Fierce Fight Over Additional BRT Study In Montgomery County | WAMU 88.5 - American University Radio

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Fierce Fight Over Additional BRT Study In Montgomery County

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An additional seven bus rapid transit routes in Montgomery County were recommended by a transit taskforce.
Adam Fagen: http://www.flickr.com/photos/afagen/4211667595/
An additional seven bus rapid transit routes in Montgomery County were recommended by a transit taskforce.

Montgomery County executive Isiah Leggett wants more money to study a countywide bus rapid transit system. The county council must first approve that, however, and opposition is stiff.

A transit task force report recommended that seven BRT lines be built in the county, and the county executive wants more money to study the impacts of those lines before construction starts.

Councilman George Leventhal thinks more studies aren't necessary, and he said so using the county executive's own words.

"County executive Leggett was quoted on Nov. 12 in the Washington Examiner as saying 'We can't afford it.' That's what he said: we can't afford it. We can't afford the recommendations of the transit task force," Leventhal says. "The very task force that (County Transportation Department) Director (Art) Holmes says we must move ahead with."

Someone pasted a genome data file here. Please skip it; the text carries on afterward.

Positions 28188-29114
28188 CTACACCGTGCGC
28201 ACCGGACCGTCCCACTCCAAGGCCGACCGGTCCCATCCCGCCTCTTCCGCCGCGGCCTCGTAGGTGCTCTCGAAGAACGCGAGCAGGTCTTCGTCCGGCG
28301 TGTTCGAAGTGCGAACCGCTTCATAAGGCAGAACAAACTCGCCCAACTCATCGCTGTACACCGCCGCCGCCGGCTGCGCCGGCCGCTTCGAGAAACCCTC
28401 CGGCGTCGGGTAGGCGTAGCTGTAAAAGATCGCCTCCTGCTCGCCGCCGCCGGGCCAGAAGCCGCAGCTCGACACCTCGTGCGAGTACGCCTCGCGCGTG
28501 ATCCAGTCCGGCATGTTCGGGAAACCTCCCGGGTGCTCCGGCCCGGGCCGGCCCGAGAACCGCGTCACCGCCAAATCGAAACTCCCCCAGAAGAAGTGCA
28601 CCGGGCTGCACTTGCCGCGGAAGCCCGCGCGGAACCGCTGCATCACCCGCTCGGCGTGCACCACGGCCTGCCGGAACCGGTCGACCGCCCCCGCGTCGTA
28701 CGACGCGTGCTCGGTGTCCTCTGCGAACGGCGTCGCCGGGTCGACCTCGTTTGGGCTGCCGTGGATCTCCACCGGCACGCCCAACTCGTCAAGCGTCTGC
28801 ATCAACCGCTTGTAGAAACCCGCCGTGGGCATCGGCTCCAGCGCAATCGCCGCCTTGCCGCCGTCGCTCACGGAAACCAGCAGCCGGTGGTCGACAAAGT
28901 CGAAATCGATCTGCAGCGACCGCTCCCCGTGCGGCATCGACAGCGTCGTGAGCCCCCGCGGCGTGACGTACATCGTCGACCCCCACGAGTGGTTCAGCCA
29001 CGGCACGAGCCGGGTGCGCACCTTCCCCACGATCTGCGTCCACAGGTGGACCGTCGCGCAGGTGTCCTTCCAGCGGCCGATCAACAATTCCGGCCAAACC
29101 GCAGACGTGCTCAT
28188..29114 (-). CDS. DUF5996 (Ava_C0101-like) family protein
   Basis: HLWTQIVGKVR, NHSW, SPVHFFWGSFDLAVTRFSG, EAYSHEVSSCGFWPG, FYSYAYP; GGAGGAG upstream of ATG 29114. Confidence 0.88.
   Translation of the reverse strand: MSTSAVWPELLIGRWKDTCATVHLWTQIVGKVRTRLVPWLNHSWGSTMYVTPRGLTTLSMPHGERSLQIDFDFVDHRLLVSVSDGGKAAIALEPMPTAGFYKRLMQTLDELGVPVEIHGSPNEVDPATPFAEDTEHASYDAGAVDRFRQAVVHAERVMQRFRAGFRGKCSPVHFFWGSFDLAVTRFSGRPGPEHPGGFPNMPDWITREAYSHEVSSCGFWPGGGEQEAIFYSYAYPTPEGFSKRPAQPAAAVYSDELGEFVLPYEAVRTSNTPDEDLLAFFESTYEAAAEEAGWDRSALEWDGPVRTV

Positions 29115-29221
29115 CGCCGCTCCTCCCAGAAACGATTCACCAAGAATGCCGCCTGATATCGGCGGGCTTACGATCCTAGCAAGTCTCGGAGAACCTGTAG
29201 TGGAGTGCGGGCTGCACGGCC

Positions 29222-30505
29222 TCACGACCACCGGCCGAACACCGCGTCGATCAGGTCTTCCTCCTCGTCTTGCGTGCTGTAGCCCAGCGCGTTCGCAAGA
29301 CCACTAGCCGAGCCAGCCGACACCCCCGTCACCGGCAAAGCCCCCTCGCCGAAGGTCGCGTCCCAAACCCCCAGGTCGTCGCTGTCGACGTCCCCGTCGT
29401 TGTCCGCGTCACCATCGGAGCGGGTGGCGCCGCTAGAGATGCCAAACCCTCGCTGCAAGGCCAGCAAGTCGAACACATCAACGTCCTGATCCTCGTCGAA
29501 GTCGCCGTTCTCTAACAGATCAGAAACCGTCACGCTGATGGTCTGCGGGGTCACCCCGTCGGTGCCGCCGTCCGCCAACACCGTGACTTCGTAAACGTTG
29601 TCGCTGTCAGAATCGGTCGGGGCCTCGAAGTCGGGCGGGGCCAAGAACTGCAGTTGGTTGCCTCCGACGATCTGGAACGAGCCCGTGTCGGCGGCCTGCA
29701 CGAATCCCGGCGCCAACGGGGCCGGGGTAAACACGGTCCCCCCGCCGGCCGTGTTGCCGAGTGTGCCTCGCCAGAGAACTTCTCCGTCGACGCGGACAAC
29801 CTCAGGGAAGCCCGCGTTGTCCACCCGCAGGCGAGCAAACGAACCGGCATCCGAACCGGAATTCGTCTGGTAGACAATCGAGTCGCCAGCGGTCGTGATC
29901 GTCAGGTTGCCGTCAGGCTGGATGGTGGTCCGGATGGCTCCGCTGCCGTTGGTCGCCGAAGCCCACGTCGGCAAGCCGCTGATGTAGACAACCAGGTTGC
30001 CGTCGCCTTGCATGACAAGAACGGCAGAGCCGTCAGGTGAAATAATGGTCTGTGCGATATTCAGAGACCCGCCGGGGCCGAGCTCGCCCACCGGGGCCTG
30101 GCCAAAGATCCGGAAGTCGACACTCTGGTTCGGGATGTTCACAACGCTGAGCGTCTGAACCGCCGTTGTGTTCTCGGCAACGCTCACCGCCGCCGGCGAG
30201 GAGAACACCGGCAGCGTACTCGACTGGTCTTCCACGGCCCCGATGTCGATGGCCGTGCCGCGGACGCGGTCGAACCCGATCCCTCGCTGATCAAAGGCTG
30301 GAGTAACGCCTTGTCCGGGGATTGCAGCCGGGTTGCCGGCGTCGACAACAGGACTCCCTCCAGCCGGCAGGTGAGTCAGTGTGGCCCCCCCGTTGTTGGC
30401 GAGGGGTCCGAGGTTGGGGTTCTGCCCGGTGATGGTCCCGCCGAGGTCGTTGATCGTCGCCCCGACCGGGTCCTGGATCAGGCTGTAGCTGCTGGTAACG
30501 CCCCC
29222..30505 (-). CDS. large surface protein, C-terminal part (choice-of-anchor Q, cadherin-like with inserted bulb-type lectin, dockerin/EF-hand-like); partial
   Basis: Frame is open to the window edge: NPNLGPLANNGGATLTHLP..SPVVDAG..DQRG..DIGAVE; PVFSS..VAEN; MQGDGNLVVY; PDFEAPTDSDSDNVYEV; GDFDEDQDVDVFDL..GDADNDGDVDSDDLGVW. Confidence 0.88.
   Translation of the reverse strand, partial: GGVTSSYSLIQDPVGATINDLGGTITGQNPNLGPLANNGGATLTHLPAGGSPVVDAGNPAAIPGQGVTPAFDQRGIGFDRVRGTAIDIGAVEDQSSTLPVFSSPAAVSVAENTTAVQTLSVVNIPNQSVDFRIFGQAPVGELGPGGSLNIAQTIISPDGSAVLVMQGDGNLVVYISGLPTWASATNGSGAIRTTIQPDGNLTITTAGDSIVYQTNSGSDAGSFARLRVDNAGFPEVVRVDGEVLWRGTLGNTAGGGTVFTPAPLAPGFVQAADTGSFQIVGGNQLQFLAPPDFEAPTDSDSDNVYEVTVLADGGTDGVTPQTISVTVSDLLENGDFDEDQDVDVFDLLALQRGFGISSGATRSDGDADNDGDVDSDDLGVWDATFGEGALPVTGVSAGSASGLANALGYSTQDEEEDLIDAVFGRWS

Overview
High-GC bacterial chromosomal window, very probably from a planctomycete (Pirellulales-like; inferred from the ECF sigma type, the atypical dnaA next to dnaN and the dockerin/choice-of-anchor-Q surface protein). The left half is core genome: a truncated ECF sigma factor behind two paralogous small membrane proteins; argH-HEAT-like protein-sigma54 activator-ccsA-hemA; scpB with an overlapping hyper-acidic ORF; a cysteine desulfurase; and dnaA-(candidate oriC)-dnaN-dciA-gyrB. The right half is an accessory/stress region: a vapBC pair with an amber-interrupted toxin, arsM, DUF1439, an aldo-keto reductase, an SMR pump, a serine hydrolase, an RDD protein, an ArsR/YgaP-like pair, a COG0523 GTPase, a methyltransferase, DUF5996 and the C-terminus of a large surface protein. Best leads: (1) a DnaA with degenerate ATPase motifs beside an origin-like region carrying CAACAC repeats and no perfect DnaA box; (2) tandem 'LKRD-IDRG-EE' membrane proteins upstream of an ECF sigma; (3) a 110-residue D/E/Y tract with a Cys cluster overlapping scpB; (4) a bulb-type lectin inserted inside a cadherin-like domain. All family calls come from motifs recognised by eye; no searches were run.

Paying for a BRT system will be costly, and the only way discussed so far is an increase in property taxes — a move Leventhal termed "touching the third rail" of county politics. Leventhal says they should just focus on three BRT lines already being planned, believing ridership won't be high enough on the others to make them cost effective.

But councilman Marc Elrich offered a quick rebuke, saying the county initially moved ahead five years ago on a large-scale BRT system because of its lower cost as opposed to rail, and because neighboring Northern Virginia would have no such system.

"So here we are four and a half years later, and Alexandria is working on a BRT system. Fairfax is planning to do it all. And funding mechanisms in place to actually fund things," Elrich says. "And we are quibbling over whether we want to spend a million dollars to do additional studies, some of which are critical to answer questions like 'What is this thing going to actually cost us?'"

A council committee, on which Elrich and Leventhal do not sit, rejected most of the study requests the county executive is seeking, but the full council must still vote on the matter.

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